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Merchant Account FAQ's
A merchant account is a special type of bank account used by a merchant or business necessary for them to process credit and debit card transactions in a variety of ways: Online, over the phone or through the mail. A merchant account operates under an agreement between the merchant, the payment processor or independent sales organization (ISO) and acquiring bank in settling credit or debit card transactions.
MDR is a fee charged from a merchant by a bank for accepting payments from customers through credit and debit cards in their establishments.
As long as the websites pertain to the same industry and your account manager approves the additional websites, you can link as many websites to your merchant account as you wish. However, if the industry is significantly different from the originally approved website, you cannot use your merchant account to process credit cards for that site.
This depends on your industry type. The provider merchant accounts like to see processing volumes of at least €5,000 per month, but each industry has different standards.
The maximum amount on each transaction is determined by your acquiring bank. Many banks have a €1,000 to €3,000 limit while others may not have any restrictions at all.
Free merchant accounts are a deceptive marketing ploy or a straight out scam. Most advertisements for free merchant accounts typically entail a free application and no setup fees. However, you will still have to pay processing fees, including a fixed transaction fee and discount rate, and monthly service fees, including payment gateway access fees and statement fees.
We prefer to work as a 3D gateway considering we deal with High risk merchants and to avoid CB’s.
We support 3Ds enrolled cards only.
This will be shared with you once your account is approved.
A high volume of credit card declines can lead to a series of negative consequences for merchants, including penalties from the payment network that gradually increase as high denial ratio remains unsolved for a long period of time. There are many reasons why a credit card transaction can be declined by the issuer.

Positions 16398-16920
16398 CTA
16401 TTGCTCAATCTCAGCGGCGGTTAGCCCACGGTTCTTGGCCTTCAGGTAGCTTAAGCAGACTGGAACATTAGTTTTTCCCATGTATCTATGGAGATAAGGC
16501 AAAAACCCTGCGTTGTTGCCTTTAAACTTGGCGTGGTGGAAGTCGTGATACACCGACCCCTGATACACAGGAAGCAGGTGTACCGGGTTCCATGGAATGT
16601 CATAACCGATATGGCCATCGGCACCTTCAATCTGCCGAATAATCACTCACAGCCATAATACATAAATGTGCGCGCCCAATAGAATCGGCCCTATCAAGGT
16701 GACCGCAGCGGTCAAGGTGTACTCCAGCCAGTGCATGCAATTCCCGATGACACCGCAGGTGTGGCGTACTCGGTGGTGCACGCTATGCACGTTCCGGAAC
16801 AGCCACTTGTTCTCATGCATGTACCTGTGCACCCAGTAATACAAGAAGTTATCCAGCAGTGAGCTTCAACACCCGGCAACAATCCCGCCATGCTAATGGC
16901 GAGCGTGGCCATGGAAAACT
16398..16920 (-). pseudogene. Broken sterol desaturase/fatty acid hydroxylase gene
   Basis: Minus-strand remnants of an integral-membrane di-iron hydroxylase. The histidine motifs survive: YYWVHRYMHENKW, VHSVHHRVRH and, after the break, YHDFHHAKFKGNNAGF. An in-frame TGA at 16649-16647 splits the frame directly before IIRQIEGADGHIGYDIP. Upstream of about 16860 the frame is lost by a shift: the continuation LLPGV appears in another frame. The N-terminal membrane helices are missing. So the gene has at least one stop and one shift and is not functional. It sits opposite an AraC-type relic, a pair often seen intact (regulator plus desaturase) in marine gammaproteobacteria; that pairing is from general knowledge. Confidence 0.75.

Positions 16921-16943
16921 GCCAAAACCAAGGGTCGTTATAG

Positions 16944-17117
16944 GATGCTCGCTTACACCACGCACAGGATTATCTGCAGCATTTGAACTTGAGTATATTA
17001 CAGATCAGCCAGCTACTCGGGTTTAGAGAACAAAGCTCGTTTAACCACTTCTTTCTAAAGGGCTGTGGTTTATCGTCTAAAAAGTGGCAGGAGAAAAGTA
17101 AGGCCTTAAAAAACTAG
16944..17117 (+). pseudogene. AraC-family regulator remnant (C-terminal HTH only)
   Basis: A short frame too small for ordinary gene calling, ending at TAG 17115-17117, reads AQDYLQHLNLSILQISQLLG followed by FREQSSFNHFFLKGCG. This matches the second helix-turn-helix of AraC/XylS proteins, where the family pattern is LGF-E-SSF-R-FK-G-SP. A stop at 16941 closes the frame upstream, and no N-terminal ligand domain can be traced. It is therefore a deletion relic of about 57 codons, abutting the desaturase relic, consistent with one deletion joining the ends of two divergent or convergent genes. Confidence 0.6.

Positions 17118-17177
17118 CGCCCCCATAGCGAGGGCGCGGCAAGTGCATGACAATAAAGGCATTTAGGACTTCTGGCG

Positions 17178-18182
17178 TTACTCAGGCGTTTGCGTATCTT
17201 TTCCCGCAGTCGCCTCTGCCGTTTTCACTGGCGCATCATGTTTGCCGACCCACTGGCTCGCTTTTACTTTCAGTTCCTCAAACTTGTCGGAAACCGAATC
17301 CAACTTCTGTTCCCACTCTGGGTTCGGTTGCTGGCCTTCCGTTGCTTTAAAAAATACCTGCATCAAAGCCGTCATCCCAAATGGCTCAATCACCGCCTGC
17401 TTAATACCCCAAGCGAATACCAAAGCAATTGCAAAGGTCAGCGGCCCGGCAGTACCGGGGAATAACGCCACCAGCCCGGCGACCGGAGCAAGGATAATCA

These are the most common ones:
1. Insufficient funds
According to Ethoca, more than 44% of all denied transactions happen because the payment method selected by the customer didn’t have sufficient funds (in case of debit cards). If the customer tried paying with a credit card, it simply means that he has hit the credit limit, and his issuing bank won’t allow the purchase to go through.
2. Transaction error
The second most common reason for credit card declines (20.6%) is that the customer mistakenly entered erroneous data while entering his payment details.
3. Lost/stolen card
According to the research conducted by Ethoca, about 10% of credit card denials happen because the rightful owner reported the payment card as lost or stolen – as a result, the transaction was declined by the issuing bank. In this case, it is recommended to not retry the transaction neither to provide additional goods and services to the cardholder. In case of a stolen card, make sure to report the transaction attempt to the corresponding issuing bank.
4. Unusual activity
Another common reason for declines is that the credit card company observed an unusual activity on the credit card.
Some activities may include shopping in neighbourhoods that are known for fraudulent practices, sudden change in shopping habits by the cardholder, and sometimes even making small purchases is enough to trigger a decline if the transaction looks like testing. Usually, before the thief starts spending frivolously with the stolen credit card, he will test it out to see if it works by purchasing an item for a small amount, or just filling up the car at the gas station. If a customer typically buys gas in the same area of your location but you suddenly fill your tank up in another part of the city, an alert can be triggered as well.
5. Unusual location
Similar to uncommon activity, making a purchase from an uncommon location can also trigger an alert of suspicion for possible fraudulent practices. Typically, your credit card issuer is familiar with the geographic boundaries of your regular transactions, and making purchases from another country (even if they are not actually fraudulent) can sometimes alert issuers.
6. Change in shipping address
Another common reason for credit card declines can be as simple as a change in the shipping address of the customer. If the issuer doesn’t recognize the new shipping address and it doesn’t match his usual billing address, the transaction could be declined.
7. Temporarily holds
Sometimes, the transaction was declined because the customer hit an “invisible” credit limit on his payment card. This happens when companies make pre-authorized charges on a purchase, putting a temporarily hold on a certain amount of money to ensure that the transaction isn’t fraudulent or that the customer has enough funds in his card.